The search engines do not want dead links in their indices. The search engine spiders find these dead links over time. As a courtesy, let the search engines know that pages no longer exist after a site redesign. Submit the non-existent URLs to the search engines to their Add URL form. The search engines record the URL as an Error 404, and the links in the search engine results are removed.

File Naming

A custom 404 page can help with links from the search engines, but it is not as effective with sites that link directly to individual web pages. Web site owners that have sites with a large number of links to them from industry-related sites, professional organizations, educational institutions, and so forth have to contact each site individually to let them know of any URL changes.

With a little foresight and planning, web developers can save a considerable amount of time in preserving their site’s link popularity. Whenever possible, try to keep the same filenames and directory structures for the site redesign. As long as you make the pages accessible to the search engine spiders in the redesign, the search engines merely respider the pages and reflect the page modifications in their search results. Then, a site’s link development can be preserved.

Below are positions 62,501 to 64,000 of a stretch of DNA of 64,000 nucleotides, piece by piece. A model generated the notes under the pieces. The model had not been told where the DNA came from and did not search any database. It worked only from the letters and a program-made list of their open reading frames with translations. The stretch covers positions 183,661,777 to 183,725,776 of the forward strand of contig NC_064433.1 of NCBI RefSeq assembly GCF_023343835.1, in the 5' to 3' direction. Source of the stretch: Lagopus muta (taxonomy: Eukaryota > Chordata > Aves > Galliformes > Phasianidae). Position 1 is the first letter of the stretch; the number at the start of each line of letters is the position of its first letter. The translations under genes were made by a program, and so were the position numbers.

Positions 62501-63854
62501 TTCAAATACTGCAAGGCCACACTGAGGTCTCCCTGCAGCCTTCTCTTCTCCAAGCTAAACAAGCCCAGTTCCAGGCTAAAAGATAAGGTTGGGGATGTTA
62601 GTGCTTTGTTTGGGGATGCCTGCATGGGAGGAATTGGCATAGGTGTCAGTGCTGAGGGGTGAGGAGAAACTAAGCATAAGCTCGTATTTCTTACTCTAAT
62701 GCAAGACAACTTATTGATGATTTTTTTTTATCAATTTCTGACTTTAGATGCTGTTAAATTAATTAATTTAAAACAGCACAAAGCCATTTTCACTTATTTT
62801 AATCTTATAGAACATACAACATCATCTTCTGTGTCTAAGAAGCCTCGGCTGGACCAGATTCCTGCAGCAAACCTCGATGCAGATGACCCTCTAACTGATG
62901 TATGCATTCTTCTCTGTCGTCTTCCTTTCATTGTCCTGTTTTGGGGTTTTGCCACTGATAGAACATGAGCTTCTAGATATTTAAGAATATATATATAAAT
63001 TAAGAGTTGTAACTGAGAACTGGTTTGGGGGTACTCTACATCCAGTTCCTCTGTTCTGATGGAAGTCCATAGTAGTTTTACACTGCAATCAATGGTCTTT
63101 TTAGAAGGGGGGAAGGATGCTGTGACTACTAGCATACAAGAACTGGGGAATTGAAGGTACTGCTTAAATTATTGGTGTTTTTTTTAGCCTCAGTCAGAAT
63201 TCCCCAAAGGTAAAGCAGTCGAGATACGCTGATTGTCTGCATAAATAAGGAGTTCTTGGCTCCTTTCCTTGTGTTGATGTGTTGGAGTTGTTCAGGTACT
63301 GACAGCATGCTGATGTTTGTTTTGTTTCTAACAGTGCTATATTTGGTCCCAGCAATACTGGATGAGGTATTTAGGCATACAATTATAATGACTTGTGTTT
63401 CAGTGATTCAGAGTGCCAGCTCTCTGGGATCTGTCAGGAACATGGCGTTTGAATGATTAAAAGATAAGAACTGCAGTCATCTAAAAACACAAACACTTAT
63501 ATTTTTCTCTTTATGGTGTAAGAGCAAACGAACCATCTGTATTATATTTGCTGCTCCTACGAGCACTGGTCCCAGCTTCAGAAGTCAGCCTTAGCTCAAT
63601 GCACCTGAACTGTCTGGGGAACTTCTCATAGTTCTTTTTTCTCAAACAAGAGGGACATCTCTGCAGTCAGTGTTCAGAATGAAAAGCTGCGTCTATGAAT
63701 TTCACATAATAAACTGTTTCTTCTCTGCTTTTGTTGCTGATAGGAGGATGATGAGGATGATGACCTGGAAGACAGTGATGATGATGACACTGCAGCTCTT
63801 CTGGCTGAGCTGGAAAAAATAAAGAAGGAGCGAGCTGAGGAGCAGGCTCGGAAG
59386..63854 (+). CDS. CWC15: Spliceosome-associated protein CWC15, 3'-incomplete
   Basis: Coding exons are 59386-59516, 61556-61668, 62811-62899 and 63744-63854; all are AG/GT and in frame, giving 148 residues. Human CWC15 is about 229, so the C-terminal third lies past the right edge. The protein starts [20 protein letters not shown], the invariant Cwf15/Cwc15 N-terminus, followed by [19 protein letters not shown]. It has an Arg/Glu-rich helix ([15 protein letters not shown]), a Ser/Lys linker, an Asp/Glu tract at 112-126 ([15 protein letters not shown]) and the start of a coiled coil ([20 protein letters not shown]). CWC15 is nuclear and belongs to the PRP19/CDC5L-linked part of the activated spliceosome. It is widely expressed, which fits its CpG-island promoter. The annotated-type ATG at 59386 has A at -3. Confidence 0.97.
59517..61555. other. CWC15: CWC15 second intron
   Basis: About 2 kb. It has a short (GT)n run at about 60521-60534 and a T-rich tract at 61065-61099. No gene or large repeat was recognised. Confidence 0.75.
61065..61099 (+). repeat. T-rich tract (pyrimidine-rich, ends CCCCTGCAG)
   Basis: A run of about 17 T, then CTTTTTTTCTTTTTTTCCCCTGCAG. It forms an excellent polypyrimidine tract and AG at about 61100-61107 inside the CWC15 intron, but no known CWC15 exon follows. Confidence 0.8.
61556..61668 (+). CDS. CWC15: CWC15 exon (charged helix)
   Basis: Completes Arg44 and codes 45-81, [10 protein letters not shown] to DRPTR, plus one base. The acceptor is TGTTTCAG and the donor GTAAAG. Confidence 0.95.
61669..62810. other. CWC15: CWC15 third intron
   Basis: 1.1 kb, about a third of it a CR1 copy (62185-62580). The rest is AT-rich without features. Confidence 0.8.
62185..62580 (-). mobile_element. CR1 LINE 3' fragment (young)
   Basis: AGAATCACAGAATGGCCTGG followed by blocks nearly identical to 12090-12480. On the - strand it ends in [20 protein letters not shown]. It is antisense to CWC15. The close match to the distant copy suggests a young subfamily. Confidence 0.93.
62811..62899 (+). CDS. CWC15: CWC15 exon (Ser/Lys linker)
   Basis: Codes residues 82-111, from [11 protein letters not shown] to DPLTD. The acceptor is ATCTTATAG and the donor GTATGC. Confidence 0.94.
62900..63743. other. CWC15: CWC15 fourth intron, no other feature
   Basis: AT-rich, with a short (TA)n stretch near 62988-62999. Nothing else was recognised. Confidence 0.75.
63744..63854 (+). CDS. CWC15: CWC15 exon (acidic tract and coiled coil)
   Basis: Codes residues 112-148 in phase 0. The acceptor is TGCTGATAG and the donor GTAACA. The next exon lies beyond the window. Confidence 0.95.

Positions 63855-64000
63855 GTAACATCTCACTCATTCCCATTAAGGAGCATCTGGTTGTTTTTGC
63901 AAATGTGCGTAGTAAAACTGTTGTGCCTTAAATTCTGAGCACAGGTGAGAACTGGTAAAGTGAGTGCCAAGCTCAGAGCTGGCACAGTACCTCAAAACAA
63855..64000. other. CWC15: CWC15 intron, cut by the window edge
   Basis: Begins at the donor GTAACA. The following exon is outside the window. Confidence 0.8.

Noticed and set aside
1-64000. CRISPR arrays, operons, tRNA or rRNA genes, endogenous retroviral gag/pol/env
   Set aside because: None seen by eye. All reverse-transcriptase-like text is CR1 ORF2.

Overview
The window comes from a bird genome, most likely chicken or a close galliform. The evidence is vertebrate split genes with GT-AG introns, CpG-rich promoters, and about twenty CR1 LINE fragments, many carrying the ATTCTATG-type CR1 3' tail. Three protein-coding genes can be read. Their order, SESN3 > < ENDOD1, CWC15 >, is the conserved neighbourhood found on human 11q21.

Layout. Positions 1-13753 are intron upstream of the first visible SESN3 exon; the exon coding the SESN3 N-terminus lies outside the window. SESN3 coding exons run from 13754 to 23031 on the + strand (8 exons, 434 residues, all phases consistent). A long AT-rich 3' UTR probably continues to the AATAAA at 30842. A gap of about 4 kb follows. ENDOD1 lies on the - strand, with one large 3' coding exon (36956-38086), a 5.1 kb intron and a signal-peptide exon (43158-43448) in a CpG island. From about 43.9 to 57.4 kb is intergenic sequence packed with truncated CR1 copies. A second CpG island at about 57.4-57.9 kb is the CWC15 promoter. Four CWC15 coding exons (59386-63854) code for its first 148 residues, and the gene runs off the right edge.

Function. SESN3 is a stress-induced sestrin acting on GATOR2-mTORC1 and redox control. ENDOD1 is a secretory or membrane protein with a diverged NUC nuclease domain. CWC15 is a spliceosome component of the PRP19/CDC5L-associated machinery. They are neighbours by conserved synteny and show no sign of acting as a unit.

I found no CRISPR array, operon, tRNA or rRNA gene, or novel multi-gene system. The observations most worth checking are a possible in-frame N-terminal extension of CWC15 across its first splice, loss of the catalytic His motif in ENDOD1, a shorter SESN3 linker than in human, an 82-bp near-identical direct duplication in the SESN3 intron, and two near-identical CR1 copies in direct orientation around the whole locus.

For example, using the fictional TranquiliTeas web site, the About Us page’s URL is this:


Suppose the CEO no longer wants to call this page About Us but rather Company Information. The site design can reflect the name change in the masthead, navigation buttons, and text links. However, the filename does not have to change to companyinformation.html; the filename can still remain about.html.


Another way site owners can let both search engines and end users know that a web page no longer exists is to provide redirects to the new web page. However, there can be potential problems with this solution because many unethical search engine marketers like to use redirects to spam the search engines.

One ethical way to redirect site visitors and search engine spiders to new URLs is to use the HTTP 301 (permanent) redirect. This type of redirect indicates that a resource (web page) has moved permanently, and the client (which is the web browser) should always use the new URL. Because the configuration of this redirect depends on the type of server on which your site is hosted, your web host or your programmer can help you set up this type of redirect.

Another way to redirect is to use JavaScript or meta-refresh tags to point to the new URL. As long as visitors can view (for at least 30 seconds) a page instructing users to bookmark the new URL, the search engines generally do not consider the redirect to be spam. However, with these types of redirects, dead links still exist in the search engines’ indexes temporarily. Thus, you should be sure to create custom 404 pages to make your site more user friendly.